HealthDay News — Patients of Canadian female physicians have lower mortality than those of male physicians when adjusting for hospital and patient characteristics, according to a study published online July 16 in JAMA Health Forum.
Anjali Sergeant, from McMaster University in Hamilton, Ontario, Canada, and colleagues assessed whether mortality, other hospital outcomes, and processes of care differed between the patients cared for by female and male physicians. The analysis included 171,625 patients admitted to general medical wards at seven hospitals in Ontario (April 1, 2010, to Oct. 31, 2017) and cared for by 172 attending physicians.
The researchers found that in fully adjusted models, female physicians ordered more imaging tests, including computed tomography (adjusted difference, −1.70 percent; 95 percent confidence interval, −2.78 to −0.61 percent; P = 0.002), magnetic resonance imaging (−0.88 percent; 95 percent confidence interval, −1.37 to −0.38 percent; P = 0.001), and ultrasonography (−1.90 percent; 95 percent confidence interval, −3.21 to −0.59 percent; P = 0.005). In-hospital mortality was lower for patients treated by female physicians (4.8 versus 5.2 percent) and this difference persisted after adjusting for patient characteristics but did not retain statistical significance when adjusting for other physician characteristics (adjusted difference, 0.29 percent; 95 percent confidence interval, −0.08 to 0.65 percent; P = 0.12).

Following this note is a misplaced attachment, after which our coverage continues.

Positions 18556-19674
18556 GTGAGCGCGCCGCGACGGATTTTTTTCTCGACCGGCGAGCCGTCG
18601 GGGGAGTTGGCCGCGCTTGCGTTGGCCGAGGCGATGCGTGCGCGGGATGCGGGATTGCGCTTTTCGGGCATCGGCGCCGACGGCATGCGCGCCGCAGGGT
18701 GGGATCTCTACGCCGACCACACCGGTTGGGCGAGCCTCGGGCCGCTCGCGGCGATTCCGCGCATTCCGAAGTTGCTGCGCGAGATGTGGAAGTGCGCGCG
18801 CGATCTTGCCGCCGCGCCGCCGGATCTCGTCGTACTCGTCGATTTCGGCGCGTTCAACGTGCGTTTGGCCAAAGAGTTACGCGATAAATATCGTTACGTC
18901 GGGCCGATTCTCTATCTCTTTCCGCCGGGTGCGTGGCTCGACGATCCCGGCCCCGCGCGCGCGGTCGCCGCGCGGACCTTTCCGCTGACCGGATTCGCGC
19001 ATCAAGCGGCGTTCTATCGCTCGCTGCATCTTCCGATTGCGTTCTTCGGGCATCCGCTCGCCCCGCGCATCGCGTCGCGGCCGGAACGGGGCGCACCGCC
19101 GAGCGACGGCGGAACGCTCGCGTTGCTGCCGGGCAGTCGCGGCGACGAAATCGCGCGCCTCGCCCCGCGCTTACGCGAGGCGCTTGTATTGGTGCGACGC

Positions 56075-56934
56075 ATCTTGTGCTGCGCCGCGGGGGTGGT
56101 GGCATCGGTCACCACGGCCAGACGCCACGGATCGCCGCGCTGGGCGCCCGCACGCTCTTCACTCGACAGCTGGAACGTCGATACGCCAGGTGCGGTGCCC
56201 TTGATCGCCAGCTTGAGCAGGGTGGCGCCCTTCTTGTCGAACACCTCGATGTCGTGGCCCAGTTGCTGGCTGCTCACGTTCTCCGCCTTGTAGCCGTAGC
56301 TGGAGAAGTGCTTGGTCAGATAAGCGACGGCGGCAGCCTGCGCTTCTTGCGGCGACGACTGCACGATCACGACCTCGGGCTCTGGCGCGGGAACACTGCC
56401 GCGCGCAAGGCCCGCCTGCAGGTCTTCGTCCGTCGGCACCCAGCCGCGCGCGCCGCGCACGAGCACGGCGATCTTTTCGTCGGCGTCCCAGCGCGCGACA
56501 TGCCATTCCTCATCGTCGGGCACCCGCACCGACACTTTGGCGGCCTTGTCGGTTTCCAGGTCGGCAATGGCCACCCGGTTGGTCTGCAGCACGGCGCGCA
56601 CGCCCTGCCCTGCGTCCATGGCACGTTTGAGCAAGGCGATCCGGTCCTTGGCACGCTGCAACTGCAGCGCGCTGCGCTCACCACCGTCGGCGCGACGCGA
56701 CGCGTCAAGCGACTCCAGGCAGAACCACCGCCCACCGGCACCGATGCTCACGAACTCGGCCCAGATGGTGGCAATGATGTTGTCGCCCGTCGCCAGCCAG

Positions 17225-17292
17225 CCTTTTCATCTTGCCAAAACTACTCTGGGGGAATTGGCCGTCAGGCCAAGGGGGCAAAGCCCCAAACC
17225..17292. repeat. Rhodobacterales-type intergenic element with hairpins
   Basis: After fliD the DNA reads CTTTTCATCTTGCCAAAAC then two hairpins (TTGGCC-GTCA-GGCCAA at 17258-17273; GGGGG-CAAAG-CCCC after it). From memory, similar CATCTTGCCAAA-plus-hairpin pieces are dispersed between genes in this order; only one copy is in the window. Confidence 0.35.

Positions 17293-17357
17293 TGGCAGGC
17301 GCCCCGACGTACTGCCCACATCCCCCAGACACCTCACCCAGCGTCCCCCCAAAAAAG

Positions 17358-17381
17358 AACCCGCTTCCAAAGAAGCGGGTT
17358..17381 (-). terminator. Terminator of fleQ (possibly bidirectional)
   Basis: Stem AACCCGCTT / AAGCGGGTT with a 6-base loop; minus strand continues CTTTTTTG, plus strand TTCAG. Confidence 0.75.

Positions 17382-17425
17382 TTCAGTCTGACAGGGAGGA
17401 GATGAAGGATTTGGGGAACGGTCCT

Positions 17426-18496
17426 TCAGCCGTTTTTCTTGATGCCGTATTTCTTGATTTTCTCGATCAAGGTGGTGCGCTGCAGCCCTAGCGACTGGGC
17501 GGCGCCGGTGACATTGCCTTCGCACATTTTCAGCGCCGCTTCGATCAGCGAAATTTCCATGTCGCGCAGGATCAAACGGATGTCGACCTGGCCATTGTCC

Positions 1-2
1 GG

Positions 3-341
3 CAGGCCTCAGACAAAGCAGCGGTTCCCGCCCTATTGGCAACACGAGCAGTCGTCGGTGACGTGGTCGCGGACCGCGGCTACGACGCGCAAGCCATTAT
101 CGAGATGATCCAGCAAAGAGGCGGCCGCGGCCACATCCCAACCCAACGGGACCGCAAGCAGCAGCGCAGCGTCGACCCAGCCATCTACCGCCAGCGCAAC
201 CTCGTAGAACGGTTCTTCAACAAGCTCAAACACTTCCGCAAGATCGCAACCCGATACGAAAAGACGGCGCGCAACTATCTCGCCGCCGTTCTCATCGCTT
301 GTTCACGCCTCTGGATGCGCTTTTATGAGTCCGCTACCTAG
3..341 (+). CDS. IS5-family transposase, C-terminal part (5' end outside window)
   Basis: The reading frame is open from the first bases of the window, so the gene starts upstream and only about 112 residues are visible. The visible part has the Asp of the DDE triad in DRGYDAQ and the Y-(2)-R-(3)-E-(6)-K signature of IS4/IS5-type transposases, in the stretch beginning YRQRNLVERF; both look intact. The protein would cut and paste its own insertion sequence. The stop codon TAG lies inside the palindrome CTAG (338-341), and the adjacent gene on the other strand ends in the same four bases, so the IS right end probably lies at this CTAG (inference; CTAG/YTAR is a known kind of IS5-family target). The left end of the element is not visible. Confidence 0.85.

“Future research should seek to validate these findings and explore additional processes of care and behaviors of physicians that may explain differences in patient mortality associated with physician gender,” the authors write.